Meanwhile, we keep pipping Mythbusters to the post, with vigilant reporters not only debunking the old and haunting myths (like that of a non-blind watchmaker), but also actively nipping in the bud, new myths as they are being formulated and proposed. One such myth is that of exaggerated differences in Male and Female brains and abilities, and Jake Young from Pure Pedantry has covered this earlier too. This time, he returns to examine the extreme, 'male brain', systematizing theory of Autism, and concludes that if extreme male interests/abilities are indeed a symptom of autism, then in the light of the fact that male-female differences are largely socio-cultural, while autism is largely genetic, one can only conclude that the differences in systematizing are an epiphenomena, and not a cause. Moreover, the theory of assortative mating that Simon Baron-cohen proposes , as well as his emphasis on systematizing, to the exclusion of the other major symptoms of autism like social and communicative difficulties, appear lacking and non-comprehensive. Repetitive behavior can be adequately explained by systematising, but how can something as elementary as eye contact aversion follow from geekiness or nerdness of the autistic boy and be a consequence rather than a cause?

While the theory of Autism may be quite controversial and how to help children with Autism not clear, yet for the normal , anxiety and stress- driven, school-going child, we have some hope. They can now cope with the stresses, increase focus and manage emotions, all by themselves. Alvaro, from the SharpBrains blog, reports on an exciting biofeedback program that has managed to improve the performance of children appreciably by providing them feedback about their own stress levels -measured as heart rate variability- and encouraging them to use meditation techniques like Yoga to calm down in stressful situations.

Ok folks, Its time to take a break! See you after the commercials! (All good programs do have commerical breaks!)

But in this commercial break, you will not be flooded with Advertisements that purport to increase your ------ to double its size. (Hey guys, what are you thinking, that ----- was to be filled with a brain muscle name. I can assure you the reference was in no way related to 'what the normal male thinks about every 2 minutes'!)

Instead, in this break, Joe Kissel , of the Interesting Thing Of The Day blog, would like you all to take a Power Nap. No need to watch the commercials. Just take a short power nap- and return rejuvenated - with improved memory, attention and cognitive performance. If sleeping is not your cup of tea, resort to Power Blogging (do remember to quote me if you use this term, I invented it just now!) instead. Fernette and Brock Eide at the Eide Neurolearning blog, report on how blogging increases various cognitive abilities like critical, associational and analogical thinking. But just like the Power Nap, keep your Power Blog posting of a reasonable length. While a long nap would leave you groggy and unable to work, a long post may not have the same effect on you, but would definitely end up making your readers groggy and distracted. believe me, I know from personal experience!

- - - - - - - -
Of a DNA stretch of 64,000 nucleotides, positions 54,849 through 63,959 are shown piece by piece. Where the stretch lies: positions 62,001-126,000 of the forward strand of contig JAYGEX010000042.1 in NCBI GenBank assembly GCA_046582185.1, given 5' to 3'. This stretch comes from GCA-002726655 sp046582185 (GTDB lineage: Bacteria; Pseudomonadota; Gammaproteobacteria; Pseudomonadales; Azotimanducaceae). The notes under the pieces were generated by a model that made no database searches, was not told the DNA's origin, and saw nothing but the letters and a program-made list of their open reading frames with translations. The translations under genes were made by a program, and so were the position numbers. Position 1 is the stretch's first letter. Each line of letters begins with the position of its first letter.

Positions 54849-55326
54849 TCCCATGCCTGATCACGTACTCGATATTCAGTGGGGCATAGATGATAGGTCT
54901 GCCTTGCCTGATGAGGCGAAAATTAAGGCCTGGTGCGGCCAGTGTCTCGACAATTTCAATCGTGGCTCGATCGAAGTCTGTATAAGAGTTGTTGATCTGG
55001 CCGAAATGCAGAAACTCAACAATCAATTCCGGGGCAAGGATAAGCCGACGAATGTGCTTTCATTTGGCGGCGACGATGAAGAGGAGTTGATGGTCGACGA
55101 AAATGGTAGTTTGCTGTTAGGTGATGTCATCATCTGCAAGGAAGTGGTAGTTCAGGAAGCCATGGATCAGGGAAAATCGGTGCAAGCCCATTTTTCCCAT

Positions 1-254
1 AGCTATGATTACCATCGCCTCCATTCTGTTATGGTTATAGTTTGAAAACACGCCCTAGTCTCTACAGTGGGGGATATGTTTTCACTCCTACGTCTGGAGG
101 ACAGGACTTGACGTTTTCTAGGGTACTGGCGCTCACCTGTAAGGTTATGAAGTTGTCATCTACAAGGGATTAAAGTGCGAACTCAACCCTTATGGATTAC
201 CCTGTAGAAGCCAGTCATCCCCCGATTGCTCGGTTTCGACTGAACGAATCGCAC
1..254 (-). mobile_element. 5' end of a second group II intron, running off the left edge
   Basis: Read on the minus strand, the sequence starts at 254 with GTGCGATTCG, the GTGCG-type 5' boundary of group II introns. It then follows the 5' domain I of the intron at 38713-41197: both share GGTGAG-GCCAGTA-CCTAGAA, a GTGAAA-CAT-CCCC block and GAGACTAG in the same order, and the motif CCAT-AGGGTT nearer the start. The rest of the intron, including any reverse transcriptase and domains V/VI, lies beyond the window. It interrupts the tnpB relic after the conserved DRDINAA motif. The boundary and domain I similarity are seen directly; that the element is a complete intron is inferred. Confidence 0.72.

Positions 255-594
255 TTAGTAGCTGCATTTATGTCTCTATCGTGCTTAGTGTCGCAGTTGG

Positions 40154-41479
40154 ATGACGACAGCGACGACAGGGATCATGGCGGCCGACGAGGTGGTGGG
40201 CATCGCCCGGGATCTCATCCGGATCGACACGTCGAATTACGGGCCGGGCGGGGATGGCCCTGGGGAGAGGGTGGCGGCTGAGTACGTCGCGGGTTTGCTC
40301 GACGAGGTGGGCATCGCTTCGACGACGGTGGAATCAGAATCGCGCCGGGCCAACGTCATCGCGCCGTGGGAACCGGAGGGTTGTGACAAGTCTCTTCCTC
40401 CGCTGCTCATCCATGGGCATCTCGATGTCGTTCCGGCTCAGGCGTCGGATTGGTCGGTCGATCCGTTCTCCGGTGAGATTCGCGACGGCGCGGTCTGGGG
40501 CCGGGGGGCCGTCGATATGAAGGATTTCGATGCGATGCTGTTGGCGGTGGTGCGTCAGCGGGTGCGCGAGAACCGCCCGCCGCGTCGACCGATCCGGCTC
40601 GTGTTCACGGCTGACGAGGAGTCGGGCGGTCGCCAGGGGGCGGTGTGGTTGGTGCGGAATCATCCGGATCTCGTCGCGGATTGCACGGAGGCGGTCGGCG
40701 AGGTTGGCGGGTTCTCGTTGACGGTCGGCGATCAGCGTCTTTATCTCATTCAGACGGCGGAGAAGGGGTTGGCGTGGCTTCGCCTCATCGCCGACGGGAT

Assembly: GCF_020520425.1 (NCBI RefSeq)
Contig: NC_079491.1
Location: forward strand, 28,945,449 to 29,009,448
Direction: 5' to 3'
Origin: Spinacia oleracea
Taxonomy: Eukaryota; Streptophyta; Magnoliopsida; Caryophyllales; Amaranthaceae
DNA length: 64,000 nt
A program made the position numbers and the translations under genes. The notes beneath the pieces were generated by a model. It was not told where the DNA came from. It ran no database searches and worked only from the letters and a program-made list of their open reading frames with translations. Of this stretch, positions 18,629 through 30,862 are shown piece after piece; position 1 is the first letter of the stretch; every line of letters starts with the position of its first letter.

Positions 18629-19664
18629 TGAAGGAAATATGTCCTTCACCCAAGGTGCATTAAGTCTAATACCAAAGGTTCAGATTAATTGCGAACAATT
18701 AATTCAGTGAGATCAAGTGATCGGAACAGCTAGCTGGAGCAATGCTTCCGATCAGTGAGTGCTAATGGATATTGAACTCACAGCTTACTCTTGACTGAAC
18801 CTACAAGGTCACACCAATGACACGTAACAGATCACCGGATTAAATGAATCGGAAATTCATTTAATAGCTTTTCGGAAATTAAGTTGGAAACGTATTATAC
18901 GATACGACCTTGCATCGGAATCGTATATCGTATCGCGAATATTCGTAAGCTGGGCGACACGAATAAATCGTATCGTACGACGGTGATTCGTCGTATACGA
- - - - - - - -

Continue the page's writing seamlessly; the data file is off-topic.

Ok, Welcome back! After the break, we take you out from our studio, and into the fields, where actual stuff happens. Our special correspondent, Chris Patil, of Ouroboros blog, was covering the annual scientific meeting of the Larry L Hillblom Foundation, and reports straight form the filed on the strategy of passive immunization for Alzheimer's. The procedure involves giving the antibodies, that target amyloid Abeta oligomeres, directly to the patients. Interestingly, these antibodies also target IAPP, thought to be instrumental in type II diabetes and may offer some help in curing that disease too. As the prevalence of Diabetes in India is quite high (and as I have a family history of this disease), I'll surely be following the developments here.

Its show time folks! Michael, from the Peripersonal space, presents a retrospective of Charles and Ray Eames film and multimedia work. The makers of such films like the Powers of Ten they are also famous for the creation of the Eames chair and frequently employed and incorporated the latest cognitive psychology concepts in their films and presentations. For example, in their Rough sketch for a sample lesson of a hypothetical course, they not only made efficient use of visuals and sounds (loud enough to make you feel vibrations), but also incorporated smells piped through the ventilation system. The effects were striking, with people smelling oil when seeing it, when no odor was actually present, but because they expected a smell just like they had received for the other scenes.

Odor is strongly linked with memory, and as Vaughan from the Mind Hacks blog, had highlighted, the retronasal olfactory system is also strongly linked with Flavor or Taste Perception. So, with the correct use of technology, (flavor odors presented when people gasp after seeing a visual and are exhaling air and are thus using retro nasal system), one can even induce the sense of taste. When sight, sound,smell, touch (vibrations due to loud sounds) and flavors are combined in a presentation, I am sure the results would be terrific.